Too Good to Be True Read Online Kristen Ashley

Categories Genre: Alpha Male, Billionaire, Contemporary, Fantasy/Sci-fi, Funny, Paranormal, Suspense Tags Authors:

Total pages in book: 127
Estimated words: 127368 (not accurate)
Estimated Reading Time in minutes: 637(@200wpm)___ 509(@250wpm)___ 425(@300wpm)

Heiress Daphne Ryan is uncertain about spending a week at the sprawling country estate of the family of her sister’s boyfriend. For starters, she doesn’t get along with her sister. Then there’s the fact his family is old, wealthy aristocracy, and Daphne’s from brash, new American money.

Mostly, it’s that everyone knows Duncroft House is haunted by the ghost of a 1920s film star who died there. Deemed an accident, for nearly a century, people are sure it was murder.

Daphne doesn’t like scary things, say…haunted houses. She likes it less when strange things start happening to her when she arrives.

But she finds she has a surprising ally.

Ian Alcott, the heir to the earldom, is rich, gorgeous and just as concerned about the frightening things that keep befalling Daphne at his ancestral family home. As he moves to protect her, Daphne finds he’s also funny, kind and sexy as hell.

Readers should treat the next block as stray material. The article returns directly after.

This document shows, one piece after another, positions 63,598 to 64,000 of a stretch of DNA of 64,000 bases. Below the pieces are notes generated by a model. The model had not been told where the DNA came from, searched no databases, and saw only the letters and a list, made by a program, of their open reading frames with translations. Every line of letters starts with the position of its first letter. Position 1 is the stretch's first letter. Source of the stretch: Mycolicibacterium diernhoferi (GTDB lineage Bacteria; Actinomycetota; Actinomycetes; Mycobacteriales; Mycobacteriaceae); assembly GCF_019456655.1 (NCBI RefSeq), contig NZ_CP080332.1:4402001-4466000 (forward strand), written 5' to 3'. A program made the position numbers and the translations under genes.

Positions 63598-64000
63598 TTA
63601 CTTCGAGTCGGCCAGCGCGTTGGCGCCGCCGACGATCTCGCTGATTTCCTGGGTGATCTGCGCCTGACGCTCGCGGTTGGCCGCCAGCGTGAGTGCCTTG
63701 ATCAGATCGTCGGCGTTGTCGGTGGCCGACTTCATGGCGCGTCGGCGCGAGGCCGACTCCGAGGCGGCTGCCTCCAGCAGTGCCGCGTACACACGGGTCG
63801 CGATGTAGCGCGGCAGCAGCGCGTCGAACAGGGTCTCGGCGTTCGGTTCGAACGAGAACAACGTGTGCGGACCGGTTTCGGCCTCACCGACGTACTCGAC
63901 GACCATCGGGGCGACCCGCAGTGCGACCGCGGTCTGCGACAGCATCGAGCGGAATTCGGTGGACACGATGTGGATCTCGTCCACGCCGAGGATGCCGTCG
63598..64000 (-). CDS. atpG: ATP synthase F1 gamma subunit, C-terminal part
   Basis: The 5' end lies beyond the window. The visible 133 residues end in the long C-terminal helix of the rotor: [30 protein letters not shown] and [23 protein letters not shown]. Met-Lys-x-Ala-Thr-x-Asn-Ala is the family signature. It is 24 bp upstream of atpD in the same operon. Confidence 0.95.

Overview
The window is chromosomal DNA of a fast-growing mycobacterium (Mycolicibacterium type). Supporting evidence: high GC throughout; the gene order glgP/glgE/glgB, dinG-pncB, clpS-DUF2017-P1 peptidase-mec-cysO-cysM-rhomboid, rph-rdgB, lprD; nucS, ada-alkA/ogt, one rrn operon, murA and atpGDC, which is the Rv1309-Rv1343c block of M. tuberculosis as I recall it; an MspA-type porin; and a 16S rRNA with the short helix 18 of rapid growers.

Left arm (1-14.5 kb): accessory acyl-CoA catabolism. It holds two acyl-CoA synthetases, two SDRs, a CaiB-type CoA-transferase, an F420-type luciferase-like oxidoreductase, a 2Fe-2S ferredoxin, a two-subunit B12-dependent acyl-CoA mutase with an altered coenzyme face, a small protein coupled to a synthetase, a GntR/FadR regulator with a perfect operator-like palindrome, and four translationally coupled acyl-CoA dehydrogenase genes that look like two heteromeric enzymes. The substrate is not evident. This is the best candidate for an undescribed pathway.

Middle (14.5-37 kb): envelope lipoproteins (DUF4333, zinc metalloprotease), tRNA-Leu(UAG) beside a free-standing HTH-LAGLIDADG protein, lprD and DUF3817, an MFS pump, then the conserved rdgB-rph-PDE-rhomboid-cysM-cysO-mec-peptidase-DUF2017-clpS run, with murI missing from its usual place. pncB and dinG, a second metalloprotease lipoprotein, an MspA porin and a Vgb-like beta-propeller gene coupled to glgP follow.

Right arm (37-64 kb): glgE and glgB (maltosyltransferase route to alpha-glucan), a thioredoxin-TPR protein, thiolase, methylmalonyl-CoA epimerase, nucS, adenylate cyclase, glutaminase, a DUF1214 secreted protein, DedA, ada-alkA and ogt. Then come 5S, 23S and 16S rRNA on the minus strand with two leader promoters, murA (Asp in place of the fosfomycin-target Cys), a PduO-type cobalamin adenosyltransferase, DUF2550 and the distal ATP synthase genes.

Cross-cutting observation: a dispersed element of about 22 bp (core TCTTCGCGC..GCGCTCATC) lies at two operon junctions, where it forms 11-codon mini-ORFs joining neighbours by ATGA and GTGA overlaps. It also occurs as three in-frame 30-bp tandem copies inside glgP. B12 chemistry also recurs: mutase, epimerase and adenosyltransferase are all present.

Indeed, he just might be too good to be true.

*************FULL BOOK START HERE*************



“This makes me nervous,” Lou declared.

I didn’t know how to reply because I found what she said odd.

Though, thinking about it, perhaps not too odd.

Portia wasn’t Lou’s biggest fan, she hadn’t been since the very beginning. Even I was surprised my little sister asked Lou to spend this week in the country at the family home of Portia’s boyfriend.

Me? Yes.

The older sister. The only sibling. It made sense.

Portia and I had our times of strife (a lot of them), but like she always had her father’s devotion, she always wanted her big sister’s approval.

When Lou came along, she took some of the former, which was why Portia had never accepted Lou as part of our family. Dad had spoiled Portia, and when he took some attention from his youngest in order to shower Lou with his brand of love, Portia wasn’t happy.